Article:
Bank directors have had a lot to be nervous about over the last four years, especially at community banks.

Experts in director and officer liability issues suggest, however, that the stigma of being a bank director has lessened as banks' fortunes have risen.

However, fears of being a director remain.

Mark Rosen, a former Federal Deposit Insurance Corp. lawyer now working for Aetna Life & Casualty Co. in its directors and officers insurance unit said that anecdotal evidence suggests banks are having more luck at attracting quality directors now than a year ago.

|Worse for Smaller Banks'

"It's still worse than it was five years ago," Mr. Rosen said. "And worse still for smaller banks. Depending, that is, on the condition of the institution."

An unscientific survey conducted by the American Bankers Association at February's Community Bankers Conference showed less banker angst over their ability to attract qualified directors.

About 30% of the 95 bankers that responded to the survey said they have had difficulty in finding directors in the last year. About 22 percent of the respondents said that at least one of their directors had resigned or not stood for reelection because of concerns over personal liability.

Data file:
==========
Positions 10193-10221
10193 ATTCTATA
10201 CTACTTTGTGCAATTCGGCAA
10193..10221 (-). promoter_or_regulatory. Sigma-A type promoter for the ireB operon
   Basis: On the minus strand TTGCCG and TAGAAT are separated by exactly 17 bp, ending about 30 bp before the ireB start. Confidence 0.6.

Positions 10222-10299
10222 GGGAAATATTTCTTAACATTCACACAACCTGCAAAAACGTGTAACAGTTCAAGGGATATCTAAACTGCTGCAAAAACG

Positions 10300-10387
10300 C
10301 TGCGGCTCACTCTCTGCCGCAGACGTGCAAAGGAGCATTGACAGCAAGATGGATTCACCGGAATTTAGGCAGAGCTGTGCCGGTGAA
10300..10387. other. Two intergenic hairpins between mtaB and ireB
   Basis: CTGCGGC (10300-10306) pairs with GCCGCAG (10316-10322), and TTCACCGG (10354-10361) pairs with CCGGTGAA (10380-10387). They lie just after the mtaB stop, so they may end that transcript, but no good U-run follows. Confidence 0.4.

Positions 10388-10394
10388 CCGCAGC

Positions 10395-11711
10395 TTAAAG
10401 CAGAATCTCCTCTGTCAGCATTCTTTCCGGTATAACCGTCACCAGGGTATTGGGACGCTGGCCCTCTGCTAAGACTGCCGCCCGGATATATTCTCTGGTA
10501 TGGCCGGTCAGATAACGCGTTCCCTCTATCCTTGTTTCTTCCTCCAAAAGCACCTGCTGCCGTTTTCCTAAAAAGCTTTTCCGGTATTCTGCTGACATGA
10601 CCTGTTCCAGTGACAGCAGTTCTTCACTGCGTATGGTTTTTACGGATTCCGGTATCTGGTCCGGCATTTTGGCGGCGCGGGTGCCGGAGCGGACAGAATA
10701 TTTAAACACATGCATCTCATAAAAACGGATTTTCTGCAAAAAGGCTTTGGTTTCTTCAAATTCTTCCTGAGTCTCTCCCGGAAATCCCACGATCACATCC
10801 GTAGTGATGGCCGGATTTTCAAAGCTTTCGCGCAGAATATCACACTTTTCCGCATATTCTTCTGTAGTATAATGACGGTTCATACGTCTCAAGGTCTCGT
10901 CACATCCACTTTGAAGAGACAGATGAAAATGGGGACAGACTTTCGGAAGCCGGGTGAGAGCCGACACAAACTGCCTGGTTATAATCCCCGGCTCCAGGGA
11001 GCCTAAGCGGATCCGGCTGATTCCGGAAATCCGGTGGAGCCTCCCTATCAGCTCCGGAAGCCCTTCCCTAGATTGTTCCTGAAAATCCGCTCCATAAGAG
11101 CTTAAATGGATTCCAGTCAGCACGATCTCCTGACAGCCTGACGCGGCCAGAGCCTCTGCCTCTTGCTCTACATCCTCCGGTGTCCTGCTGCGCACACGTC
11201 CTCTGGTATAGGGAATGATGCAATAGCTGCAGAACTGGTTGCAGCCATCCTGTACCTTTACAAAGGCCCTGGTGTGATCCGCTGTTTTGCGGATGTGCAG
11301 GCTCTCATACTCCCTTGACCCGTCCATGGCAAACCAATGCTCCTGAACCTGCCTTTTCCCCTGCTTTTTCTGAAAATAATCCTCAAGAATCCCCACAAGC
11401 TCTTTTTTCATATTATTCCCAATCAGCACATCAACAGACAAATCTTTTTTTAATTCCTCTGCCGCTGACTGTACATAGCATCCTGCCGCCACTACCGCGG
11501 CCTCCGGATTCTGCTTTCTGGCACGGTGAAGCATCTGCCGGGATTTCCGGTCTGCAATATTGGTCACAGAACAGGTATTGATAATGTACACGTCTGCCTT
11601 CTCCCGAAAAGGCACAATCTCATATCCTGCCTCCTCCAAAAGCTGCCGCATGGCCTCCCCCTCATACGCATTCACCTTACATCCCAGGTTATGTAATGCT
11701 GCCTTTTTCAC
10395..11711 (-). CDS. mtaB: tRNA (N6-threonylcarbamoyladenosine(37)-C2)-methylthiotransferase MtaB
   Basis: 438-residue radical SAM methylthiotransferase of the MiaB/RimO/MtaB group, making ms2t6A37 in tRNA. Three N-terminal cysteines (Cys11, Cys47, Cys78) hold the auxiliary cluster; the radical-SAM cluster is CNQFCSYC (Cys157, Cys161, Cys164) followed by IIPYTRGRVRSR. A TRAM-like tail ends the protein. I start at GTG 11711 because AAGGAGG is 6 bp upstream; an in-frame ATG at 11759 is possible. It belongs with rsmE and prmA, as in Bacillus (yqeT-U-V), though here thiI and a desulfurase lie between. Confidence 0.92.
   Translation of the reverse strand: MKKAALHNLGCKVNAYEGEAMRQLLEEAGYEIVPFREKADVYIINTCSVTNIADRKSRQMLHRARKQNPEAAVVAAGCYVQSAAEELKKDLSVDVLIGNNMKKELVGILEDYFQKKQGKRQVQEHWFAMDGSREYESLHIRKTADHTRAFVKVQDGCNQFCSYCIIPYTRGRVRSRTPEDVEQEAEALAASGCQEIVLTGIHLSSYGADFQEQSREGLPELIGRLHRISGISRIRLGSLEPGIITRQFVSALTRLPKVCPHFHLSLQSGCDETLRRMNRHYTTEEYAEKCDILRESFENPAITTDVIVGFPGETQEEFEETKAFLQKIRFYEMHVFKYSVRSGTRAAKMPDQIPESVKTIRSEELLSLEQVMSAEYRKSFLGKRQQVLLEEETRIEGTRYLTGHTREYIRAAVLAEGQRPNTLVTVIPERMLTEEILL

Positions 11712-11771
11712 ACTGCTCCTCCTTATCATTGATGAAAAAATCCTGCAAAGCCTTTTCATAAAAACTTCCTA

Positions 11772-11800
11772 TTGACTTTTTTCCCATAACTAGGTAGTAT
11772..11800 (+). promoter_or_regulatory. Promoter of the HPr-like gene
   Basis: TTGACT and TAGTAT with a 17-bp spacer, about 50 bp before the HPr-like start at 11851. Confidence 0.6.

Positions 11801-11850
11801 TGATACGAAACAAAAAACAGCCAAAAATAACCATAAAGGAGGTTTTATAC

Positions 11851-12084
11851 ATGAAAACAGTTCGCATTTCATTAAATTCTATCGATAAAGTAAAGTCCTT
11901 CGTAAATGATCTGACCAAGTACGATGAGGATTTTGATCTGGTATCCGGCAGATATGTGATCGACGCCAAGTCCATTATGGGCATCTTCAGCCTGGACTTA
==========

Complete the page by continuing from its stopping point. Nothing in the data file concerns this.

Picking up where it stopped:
Earlier Survey

That differs with a survey by the American Banker done two years ago indicating three out of four banks with less than $1 billion in assets were having trouble finding qualified directors.

But Josiah Hatch, a lawyer with the Washington office of Gibson, Dunn & Crutcher, said fear of personal liability still pervades community bank board rooms. Concern over regulatory exemption provisions in directors and officers insurance policies and tough policy statements from regulatory agencies in recent months about director culpability are the main reasons.

"I haven't noticed directors' fears going away at the community bank level," Mr. Hatch said."

Weighty Tome

Mr. Hatch, along with fellow Gibson, Dunn lawyer John Olson, recently published an 800-page treatise on director and officer liability. Mr. Hatch said the pair felt a comprehensive text was needed for both lawyers and laymen who deal with the increasingly complex subject.

"People haven't been reassured by the policy decisions issued by the Office of Thrift Supervision and the Federal Deposit Insurance Corp. in recent months," Mr. Hatch said. "The insurance ramifications of the strict liability propounded by the regulators is worrisome to people."

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